Wendy comes to take the guest room for its maiden flight; she deems it a cozy place to sleep and read. They take her, all three of them, on a lazy ride down the river on the paddlewheeler Lorena. Fanned on the upper deck by river breezes, they hungrily dig into a light and lovely lettuce salad, and they fork up prime rib that cuts like butter as they chug smoothly north for an hour. They lazily eat chocolate peanut butter pie and drink hot black coffee as the Lorena turns to head home. Children run along the riverbanks, yelling and following them. Big tough tattooed men lean out of party barges to pump their arms in the ageless signal children send to semi drivers: HONK! PLease HONK!
The captain, a quiet, white-haired gentleman in a nautical cap, grins and obliges, pulling the long loud honking foghorn over and over. Women, waving the hands that don’t hold clinking drinks, lounge in canvas chairs carried to the water’s edge. A storm threatens, but, of course, does not materialize. It is summer, and threats subside.
Some days she walks early and late. She loves to walk by a neighbor’s gaudy flowering shrub. Its blossoms are bigger than dessert plates, pleated and pretty with clear true colors, full and grinning in the early morning sun.
At night, the flowers curl in on themselves, as if exhausted by their boisterous, flamboyant display. They look, he says, like hand-rolled cigars.
They walk through the Gardens around the corner; they marvel at the lily pads with their waxy blooms, exuberant in the pond where the waterfall plashes.
Some Sunday nights, a loosely woven orchestra plays in the bandshell; the group struggles gamely with complicated compositions but comes out strong with John Phillip Sousa. They clap and stamp along with the crowd, a range-y crowd with children zipping in dizzyingly circles, elders whose worn and spotted hands beat time on the metal arms of their folding lawn chairs, a cluster of black clad young people, whose cool is betrayed by feet that can’t help tapping. They people-watch and imagine unconventional matches–the crisp-cut young man, the languid and pretty young Goth. Why not? They’d be good for each other, maybe, they agree, and it’s summer, after all–a time for taking chances. It’s a time when it’s possible the chances will bear fruit.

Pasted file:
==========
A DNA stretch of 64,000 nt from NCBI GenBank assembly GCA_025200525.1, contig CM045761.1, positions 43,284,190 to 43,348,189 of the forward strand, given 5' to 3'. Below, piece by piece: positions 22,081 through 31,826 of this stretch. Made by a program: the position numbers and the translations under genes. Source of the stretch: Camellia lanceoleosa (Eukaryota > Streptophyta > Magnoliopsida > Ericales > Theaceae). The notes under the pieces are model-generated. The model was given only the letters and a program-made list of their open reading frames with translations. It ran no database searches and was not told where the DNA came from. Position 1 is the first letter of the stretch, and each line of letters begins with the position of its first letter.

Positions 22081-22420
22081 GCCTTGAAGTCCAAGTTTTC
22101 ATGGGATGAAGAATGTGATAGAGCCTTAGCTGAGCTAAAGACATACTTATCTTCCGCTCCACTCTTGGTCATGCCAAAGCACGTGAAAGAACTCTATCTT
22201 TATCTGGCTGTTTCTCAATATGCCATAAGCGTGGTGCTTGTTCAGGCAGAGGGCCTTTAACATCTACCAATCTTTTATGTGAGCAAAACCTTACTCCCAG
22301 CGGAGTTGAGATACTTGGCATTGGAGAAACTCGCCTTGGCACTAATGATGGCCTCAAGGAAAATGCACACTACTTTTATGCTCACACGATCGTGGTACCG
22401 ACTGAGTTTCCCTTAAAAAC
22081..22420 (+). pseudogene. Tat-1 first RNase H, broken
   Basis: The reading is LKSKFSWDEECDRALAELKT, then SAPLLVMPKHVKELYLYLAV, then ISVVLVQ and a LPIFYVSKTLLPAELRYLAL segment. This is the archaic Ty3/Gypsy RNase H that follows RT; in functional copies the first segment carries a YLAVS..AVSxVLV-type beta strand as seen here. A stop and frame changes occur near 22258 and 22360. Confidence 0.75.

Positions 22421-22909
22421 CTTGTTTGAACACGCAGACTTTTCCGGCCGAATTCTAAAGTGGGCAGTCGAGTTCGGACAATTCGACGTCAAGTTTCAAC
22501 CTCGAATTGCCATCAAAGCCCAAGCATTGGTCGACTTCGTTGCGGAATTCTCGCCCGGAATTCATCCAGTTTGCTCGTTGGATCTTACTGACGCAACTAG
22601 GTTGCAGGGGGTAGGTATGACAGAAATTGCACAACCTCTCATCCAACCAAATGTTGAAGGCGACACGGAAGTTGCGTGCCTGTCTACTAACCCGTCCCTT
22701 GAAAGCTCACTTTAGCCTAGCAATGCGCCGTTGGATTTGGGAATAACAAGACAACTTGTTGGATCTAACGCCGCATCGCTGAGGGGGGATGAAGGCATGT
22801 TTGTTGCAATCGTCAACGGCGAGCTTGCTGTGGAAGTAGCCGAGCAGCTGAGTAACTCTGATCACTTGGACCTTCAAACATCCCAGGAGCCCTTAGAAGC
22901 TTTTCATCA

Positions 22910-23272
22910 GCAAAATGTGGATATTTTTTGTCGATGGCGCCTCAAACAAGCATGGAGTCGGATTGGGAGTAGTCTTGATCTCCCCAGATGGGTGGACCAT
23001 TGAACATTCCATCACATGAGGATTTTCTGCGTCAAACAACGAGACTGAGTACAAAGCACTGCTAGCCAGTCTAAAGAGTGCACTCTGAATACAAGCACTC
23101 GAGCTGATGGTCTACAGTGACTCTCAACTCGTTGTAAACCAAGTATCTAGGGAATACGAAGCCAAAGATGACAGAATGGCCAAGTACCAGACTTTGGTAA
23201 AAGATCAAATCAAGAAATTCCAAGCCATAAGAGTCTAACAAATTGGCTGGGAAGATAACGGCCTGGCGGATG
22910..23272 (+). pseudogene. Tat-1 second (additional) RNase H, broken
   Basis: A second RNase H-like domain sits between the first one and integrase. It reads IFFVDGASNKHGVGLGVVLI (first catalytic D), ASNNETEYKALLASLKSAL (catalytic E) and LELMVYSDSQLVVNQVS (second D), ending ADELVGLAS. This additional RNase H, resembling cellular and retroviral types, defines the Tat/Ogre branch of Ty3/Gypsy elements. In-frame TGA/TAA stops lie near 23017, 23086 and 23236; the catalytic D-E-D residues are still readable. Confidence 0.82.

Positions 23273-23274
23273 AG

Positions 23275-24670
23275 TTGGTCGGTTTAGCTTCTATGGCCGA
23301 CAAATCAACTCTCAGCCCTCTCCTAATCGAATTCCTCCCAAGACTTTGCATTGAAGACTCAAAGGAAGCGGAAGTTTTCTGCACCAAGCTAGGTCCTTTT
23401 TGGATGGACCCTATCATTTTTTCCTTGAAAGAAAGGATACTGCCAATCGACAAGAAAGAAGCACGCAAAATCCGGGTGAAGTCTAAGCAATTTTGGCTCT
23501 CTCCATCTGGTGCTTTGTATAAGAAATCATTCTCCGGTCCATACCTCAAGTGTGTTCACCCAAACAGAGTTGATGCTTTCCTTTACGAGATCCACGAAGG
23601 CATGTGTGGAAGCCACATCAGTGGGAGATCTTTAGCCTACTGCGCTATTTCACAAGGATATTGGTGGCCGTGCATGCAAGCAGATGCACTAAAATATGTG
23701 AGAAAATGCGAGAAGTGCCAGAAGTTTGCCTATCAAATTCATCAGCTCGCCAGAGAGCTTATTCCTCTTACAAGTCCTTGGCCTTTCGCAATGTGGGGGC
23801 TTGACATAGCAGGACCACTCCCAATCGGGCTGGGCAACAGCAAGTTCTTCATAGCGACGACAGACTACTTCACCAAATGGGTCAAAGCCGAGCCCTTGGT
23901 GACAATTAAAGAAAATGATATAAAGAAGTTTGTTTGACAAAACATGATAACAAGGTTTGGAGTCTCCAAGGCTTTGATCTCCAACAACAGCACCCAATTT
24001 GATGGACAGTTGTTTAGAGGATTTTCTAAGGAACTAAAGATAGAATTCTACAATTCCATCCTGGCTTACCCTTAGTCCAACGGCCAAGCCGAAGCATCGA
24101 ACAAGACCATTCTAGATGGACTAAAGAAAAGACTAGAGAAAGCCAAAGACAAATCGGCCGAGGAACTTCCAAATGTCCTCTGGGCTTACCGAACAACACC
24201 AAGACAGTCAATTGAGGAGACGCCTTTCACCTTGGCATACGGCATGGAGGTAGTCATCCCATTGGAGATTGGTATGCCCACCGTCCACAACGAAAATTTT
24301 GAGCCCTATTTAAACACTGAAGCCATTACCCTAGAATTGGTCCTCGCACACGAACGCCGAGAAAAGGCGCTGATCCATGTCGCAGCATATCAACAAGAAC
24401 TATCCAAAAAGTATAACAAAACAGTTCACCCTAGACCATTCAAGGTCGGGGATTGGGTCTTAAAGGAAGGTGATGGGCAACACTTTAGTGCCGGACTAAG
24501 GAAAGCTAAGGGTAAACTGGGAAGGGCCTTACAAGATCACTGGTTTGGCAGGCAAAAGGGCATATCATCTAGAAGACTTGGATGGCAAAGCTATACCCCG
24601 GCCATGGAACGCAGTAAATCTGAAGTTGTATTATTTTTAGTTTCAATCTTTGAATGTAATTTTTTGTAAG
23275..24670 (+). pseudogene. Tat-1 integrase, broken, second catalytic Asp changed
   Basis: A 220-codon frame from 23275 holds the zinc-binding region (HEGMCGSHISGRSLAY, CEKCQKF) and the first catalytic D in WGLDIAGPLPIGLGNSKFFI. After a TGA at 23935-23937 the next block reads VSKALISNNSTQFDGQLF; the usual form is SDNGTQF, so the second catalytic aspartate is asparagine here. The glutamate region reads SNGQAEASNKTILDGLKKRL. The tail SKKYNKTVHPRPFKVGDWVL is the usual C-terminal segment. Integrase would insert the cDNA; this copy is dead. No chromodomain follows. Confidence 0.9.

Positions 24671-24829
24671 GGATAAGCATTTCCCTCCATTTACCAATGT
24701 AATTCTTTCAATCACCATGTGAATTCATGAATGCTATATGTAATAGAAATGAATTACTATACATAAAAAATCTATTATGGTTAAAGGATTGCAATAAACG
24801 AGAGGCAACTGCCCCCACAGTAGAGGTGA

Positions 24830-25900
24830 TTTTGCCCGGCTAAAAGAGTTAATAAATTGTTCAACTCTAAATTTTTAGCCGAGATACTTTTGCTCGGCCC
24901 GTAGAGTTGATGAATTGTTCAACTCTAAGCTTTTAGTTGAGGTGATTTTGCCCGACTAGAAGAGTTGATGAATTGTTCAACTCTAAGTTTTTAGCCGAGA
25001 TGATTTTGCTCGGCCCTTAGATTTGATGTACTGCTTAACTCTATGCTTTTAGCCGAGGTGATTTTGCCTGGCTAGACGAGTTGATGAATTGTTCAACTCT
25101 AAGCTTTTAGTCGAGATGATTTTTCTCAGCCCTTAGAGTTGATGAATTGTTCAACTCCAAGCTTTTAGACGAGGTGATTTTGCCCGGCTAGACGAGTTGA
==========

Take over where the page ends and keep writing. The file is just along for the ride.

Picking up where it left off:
But there is the chance too of the evening phone call: Are you sitting down? says the well-loved voice on the other end,–or, Call me as soon as you get this, urges the message. These events, too, sneak into summer possibles–the ones that throw them heavily onto the bench, trying hard not to believe the messenger.
But he wasn’t SICK, he says. He was planning a visit in two weeks.
No, she argues, he was too young.
They sit outside as the sky darkens; the birds get raucous, then grow quiet. All kinds of things, they accept sadly, are possible.
They remember by planting trees that stretch skyward and strengthen; flowers burgeon and tales of life and seasons play out in front of them. It is a time, for them, of growth and joy, but they know,–they have the sorrowful evidence–that the pedal always turns.
They get ready for a visit from their beautiful young granddaughter, standing on the brink of so many possibilities. Her gentle hands will welcome sassy Max, the neighborhood cat, settle the antsy dog into summer slumbers. They will go to the Zoo; they will tour the Wilds. They’ll have wonderful meals and long walks and conversations of re-discovery.
Summer rolls up its hill, hovers for a moment at the peak, and begins to descend. There is more glamor and flash ahead, but mothers are beginning to dream of children back in school. The ads come out–tablets for a quarter, folders for a dime. The first leaves on the spring-flowering tree by the kitchen window turn vividly red and flutter.
On Saturday nights, they fall asleep to the strident voice and the insistent bass of the band that plays at the bar down by the river; the chorus of young voices rise and eddy. It is summer yet, summer with its promise and its insistent push–you dare not rest; you must keep moving. The journey is often joyful and sometimes culls forth a wrenching loss.
They will sit outside and light a fire, sipping drinks and talking softly; they will welcome visitors to that pretty little room. They have, now, years enough on the planet to know not to fight time and flail against fate; summer will wane, and autumn will blazen. They will cosset their joys and remember their losses, and even in the midst of hard-earned wisdom, feel that little leap, that firm little flicker.
It is summer; they know what they know. Yet somehow, anyway, in the cool quiet of the night, in the friendly flicker of the fire, they still believe it’s true: anything could be possible.